By CASEY OLSON, The Mirror
Things started out perfectly for the Federal Way Eagles’ boys basketball team Tuesday night in its South Puget Sound League North Division showdown with the Kentridge Chargers.
But the night didn’t end too well for Federal Way. The Eagles dropped their third game in their last four to the Chargers in overtime, 58-57. The loss eliminated Federal Way (12-5, 9-4) from the North Division title chase and dropped the Eagles into fourth place in league play.
The Eagles seemed on their way to an easy victory over first-place Kentridge (17-3, 11-2). Federal Way led by as many as 13 points late in the third quarter before being reeled in by the Chargers.
“I don’t know how we won that game,” said Kentridge head coach Dave Jamison.
After playing to a 55-55 tie in regulation, the Chargers’ got the game-winner in overtime from Chris Washington on an assist from Renado Parker with just under a minute remaining in the four-minute period. Washington finished with 17 points.
“It was just a high-low play,” Washington said of the winning shot. “I saw Renado’s screen and that’s when I came over and got the ball. They were doubling him all night, so I knew I was going to get a good look.”
Federal Way’s only points during overtime came on a layup by senior Aaron Broussard just 24 seconds in. But Broussard couldn’t convert on a pair of game-winning attempts in the last 15 seconds, missing a fadeaway and another short jumper near the free-throw line, as time expired.
“We didn’t practice yesterday because of the snow,” Washington said. “That might be why we came out a little flat-footed.”
Kentridge’s lethargic play extended into the third quarter Tuesday night. Federal Way sophomore forward George Williams hit a turnaround jumper to cap an 11-5 run. The basket gave the Eagles a commanding 46-33 lead with 2:28 left in the third.
“Our body language wasn’t very good. Our energy wasn’t very good and we weren’t executing very well,” Jamison said.
But that’s when things changed, especially with the mentality of Parker, Kentridge’s leading scorer. The 6-foot-5 senior tallied nine points in the fourth quarter and helped the Chargers chip away at the Federal Way lead. Parker finished with a game-high 22 points, including 13 of Kentridge’s final 22 points in regulation.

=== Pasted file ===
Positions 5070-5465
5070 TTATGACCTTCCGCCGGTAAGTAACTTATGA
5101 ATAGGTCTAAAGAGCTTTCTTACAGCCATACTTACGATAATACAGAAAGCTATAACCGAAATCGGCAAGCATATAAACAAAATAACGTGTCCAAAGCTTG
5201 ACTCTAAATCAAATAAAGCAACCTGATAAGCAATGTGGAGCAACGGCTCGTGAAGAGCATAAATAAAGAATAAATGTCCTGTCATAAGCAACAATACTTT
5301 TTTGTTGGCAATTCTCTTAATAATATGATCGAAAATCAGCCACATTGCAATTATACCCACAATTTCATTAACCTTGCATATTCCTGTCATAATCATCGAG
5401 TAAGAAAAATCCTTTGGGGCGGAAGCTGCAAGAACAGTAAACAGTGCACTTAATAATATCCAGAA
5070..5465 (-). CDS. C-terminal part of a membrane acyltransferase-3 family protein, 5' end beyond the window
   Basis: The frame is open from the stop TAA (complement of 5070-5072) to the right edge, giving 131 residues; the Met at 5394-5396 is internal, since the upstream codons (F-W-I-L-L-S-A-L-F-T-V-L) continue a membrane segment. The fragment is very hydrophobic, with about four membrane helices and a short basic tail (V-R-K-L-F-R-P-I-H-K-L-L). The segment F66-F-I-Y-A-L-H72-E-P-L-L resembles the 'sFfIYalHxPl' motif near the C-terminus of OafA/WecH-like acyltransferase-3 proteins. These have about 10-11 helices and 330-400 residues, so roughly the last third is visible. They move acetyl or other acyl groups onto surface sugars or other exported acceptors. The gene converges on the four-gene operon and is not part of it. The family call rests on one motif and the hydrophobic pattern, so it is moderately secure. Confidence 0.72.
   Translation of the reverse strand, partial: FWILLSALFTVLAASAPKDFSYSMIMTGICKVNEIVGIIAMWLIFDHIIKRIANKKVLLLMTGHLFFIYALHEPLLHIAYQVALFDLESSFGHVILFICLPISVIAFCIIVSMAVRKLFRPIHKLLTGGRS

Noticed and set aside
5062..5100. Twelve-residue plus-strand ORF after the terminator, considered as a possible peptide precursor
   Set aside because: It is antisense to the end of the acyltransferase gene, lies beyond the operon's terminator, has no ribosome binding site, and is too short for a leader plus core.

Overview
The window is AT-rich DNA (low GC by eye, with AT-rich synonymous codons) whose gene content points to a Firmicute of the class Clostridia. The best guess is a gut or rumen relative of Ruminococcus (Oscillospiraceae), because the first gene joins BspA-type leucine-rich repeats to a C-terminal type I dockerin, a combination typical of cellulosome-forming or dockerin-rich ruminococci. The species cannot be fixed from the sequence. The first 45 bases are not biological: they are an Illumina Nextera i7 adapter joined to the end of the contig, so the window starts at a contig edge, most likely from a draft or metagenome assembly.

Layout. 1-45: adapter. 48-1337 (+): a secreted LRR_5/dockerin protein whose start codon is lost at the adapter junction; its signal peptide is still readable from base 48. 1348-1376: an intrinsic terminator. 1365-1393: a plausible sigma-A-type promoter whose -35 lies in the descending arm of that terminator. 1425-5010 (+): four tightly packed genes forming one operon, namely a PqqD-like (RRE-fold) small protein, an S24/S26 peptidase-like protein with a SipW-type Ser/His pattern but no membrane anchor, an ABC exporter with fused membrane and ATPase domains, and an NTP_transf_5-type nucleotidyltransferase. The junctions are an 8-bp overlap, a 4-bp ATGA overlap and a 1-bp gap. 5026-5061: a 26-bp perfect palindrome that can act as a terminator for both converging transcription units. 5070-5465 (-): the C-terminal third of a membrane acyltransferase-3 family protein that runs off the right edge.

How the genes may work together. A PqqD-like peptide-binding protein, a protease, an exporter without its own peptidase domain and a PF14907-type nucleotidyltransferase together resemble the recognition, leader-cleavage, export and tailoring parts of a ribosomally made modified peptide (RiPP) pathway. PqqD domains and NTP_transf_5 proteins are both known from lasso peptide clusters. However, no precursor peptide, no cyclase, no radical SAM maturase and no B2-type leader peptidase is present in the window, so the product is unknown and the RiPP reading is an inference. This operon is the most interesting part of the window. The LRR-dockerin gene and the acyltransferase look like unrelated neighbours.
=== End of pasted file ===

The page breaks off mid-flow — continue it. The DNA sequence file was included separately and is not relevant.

“Someone pushed his button,” Jamison said. “When his button gets pushed, he goes hard.”
Parker’s late outburst allowed the Chargers to outscore Federal Way, 21-9, in the final 10 minutes of the third and fourth quarters. But it almost wasn’t enough.
Kentridge grabbed its first lead with 2:35 to play in regulation when Parker picked up a loose ball and tossed in a right-handed hook to put the Chargers ahead, 53-51. The basket capped a 10-0 Kentridge run.
Federal Way, however, came right back. Junior guard Andre Barrington tied the score at 53-53 with a layup with 2:04 left in the fourth quarter.
The Eagles then got the ball back after Cole Dickerson blocked Parker’s go-ahead shot in the lane. Federal Way ran down the clock, before Parker came up with a big block of his own. Washington then found Parker with an outlet pass, who hit the layup with 29 seconds left, putting Kentridge up 55-53.
Broussard sent the game into overtime when he grabbed a perfect lob pass from Ian Tevis and converted the layup with just under eight seconds remaining in the fourth quarter.
Kentridge had a chance at snagging the win in regulation, but Parker’s jumper clanged off the rim and Washington’s put-back follow fell short at the buzzer, sending the game to overtime.
After Broussard hit a short jumper just 24 seconds into four-minute extra period, Parker made one of two free throws to cut the Eagle lead to 57-56 with 3:18 left, setting up Washington’s game-winner.
Barrington led Federal Way with 16 points. Broussard and Dickerson both tallied 13 points apiece and junior guard Jeff Forbes chipped in 11. The Eagles led 17-13 after the first quarter and 33-27 at halftime. Dickerson tallied eight of Federal Way’s first 11 points of the game and finished with 11 first-half points.
Sports editor Casey Olson: 925-5565, firstname.lastname@example.org